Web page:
Isabel and I walked a few more blocks before stopping at the Detroit Beer Co for dinner. The experience was mediocre, but we still had fun celebrating Isabel’s belated birthday and watching the People Mover go by from our table on the second floor. After dinner, we passed the iconic Fox Theatre and The Fillmore before turning in for the night.
The next morning we headed to Corktown, Detroit’s oldest neighborhood located west of downtown. Irish immigrants hailing from County Cork (hence the name “Corktown”) settled the area in the mid-1800s. Though today, Corktown is known to be one of Detroit’s trendiest neighborhoods.
After fueling up with coffee and sandwiches from hipster enclave Astro Coffee (which features a chalkboard mural by Ouizi), we popped in a few off-beat shops including the Detroit Artifactory and Eldorado General Store. Erin, the owner of Eldorado, gave us some great tips on how to spend the rest of our afternoon.
Before leaving Corktown, we walked by Michigan Central Station. At its height in the 1940s, this massive rail depot served over 4,000 passengers a day. A 2015 BBC article states, “...as the auto-industry slumped and the local economy collapsed, the station saw less and less traffic. Since the last train left in 1988, the once-regal station has come to symbolize Detroit's economic woes.” Future plans for the landmark are unclear, yet locals remain committed to its preservation.
From Corktown we headed to Detroit’s east side to check out the Heidelberg Project. Located in the McDougall-Hunt neighborhood, the Heidelberg Project is a 30-year old community organization and open-air art project "designed to improve the lives of people and neighborhoods through art."
It began raining when we got there, so we had just a few minutes to explore. The project fascinated me and I found myself scrambling to find meaning in each perplexing square inch.
We visited Belle Isle Park next. An island sandwiched between the U.S. and Canada, Belle Isle is allegedly Michigan’s most-attended park—though it felt quite deserted on this gray, dreary day. Even so, one could envision the full glory of the park and gardens on a summer afternoon.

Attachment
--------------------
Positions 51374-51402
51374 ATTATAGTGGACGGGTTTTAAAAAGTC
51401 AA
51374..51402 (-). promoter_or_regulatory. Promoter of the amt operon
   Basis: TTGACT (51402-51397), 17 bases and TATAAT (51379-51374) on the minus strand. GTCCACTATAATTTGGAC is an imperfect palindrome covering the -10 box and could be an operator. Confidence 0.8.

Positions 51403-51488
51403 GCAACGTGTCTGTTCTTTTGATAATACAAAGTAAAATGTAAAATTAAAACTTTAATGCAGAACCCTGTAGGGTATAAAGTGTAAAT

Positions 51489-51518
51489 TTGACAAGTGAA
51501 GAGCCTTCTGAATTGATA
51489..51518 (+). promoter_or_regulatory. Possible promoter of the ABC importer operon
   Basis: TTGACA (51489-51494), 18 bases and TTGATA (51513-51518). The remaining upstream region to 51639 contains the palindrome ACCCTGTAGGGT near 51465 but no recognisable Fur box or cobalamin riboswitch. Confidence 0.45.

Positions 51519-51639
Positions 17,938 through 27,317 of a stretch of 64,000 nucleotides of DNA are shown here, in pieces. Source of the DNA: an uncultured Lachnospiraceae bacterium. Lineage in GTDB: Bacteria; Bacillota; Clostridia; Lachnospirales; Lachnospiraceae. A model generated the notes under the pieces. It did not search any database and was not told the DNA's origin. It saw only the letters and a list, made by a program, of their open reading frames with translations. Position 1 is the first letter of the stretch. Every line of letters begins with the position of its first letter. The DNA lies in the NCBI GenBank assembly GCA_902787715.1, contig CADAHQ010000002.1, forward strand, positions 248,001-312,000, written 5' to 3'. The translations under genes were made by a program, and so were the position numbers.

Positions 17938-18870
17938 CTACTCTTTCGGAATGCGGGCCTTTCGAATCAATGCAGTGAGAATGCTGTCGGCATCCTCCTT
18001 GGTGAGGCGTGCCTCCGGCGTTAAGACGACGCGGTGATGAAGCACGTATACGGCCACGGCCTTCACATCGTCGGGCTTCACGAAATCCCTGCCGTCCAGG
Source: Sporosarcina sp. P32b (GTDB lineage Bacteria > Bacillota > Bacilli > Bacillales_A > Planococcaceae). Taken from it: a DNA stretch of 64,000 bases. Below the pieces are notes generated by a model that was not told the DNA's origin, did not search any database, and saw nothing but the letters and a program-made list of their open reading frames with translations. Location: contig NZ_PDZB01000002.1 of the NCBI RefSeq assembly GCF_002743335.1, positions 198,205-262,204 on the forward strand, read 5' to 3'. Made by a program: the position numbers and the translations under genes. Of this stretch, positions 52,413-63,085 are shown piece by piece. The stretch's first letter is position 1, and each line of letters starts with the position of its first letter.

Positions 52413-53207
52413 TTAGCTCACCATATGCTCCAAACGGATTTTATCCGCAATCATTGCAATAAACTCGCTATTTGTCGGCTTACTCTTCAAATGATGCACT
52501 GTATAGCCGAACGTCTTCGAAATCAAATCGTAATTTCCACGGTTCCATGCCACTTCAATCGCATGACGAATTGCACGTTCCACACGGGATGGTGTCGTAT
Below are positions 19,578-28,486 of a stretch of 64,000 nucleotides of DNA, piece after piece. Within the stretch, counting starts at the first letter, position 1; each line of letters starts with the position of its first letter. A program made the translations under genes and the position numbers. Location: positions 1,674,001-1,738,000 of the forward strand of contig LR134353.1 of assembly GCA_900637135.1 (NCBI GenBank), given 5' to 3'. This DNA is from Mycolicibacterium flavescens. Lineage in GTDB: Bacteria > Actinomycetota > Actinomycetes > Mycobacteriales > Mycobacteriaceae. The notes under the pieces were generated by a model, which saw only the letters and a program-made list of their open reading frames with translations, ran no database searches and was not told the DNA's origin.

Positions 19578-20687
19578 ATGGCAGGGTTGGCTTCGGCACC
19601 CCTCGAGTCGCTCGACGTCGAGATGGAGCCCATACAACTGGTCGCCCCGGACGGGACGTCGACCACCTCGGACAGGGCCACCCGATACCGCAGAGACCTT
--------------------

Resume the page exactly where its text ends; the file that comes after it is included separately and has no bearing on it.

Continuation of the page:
The Anna Scripps Whitcomb Conservatory was our first destination and it proved to be a delight. Once again, I was impressed by the history of this unsuspecting city as I learned the conservatory, which opened in 1904, is the oldest continually-running conservatory in the U.S. The tiny Belle Isle Aquarium next to the conservatory shares the same honor as the oldest continually-running aquarium in the U.S. (aside from a short stint of closure 2005-12).
The conservatory was a perfect place to rest (and warm up, thanks humidity!) amidst sightseeing. I found the aquarium a bit dull, but worth popping in to view its green opalite valuated ceiling.
In need of an afternoon pick-me-up, Isabel and I heeded the advice of Erin, the owner of Eldorado, and headed to the West Village. We stopped by Red Hook Coffee, where we spotted another work by Ouizi on the ceiling, as well as on the building across the street.
We passed on Sister Pie, another recommended West Village spot, in favor a full meal at Rose’s Fine Food. Rose’s is an old-school, community-minded diner that cooks from scratch. Though their prices are a bit steep (I paid $13 for two breakfast tacos with a side of rice), they are justifiable. In addition to using quality local ingredients, Rose’s also donates to Detroit-based organizations and gives a discount to neighborhood residents. Tipping is also optional, as they pay their staff livable wages.
With full bellies and tired feet we said goodbye to Detroit. On our way out of town we made a final stop in Dearborn, a small city just outside of Detroit. With the largest proportion of Arab Americans in the U.S., Dearborn is a fascinating place well worth a visit. But on this day, we were just there to pick up baklava before hitting the road.
The car quiets and my mind wanders.
What if we believed there was beauty in everything—in every person, place, and experience? How would that change us? How would it change our engagement with the world?
I sink into these questions as we drive westward.
What if we were generous with our curiosity? What if we didn’t settle for the easy beauties of our world—the Parises and Florences—but dug deeper, looking beneath the surface of written-off places ?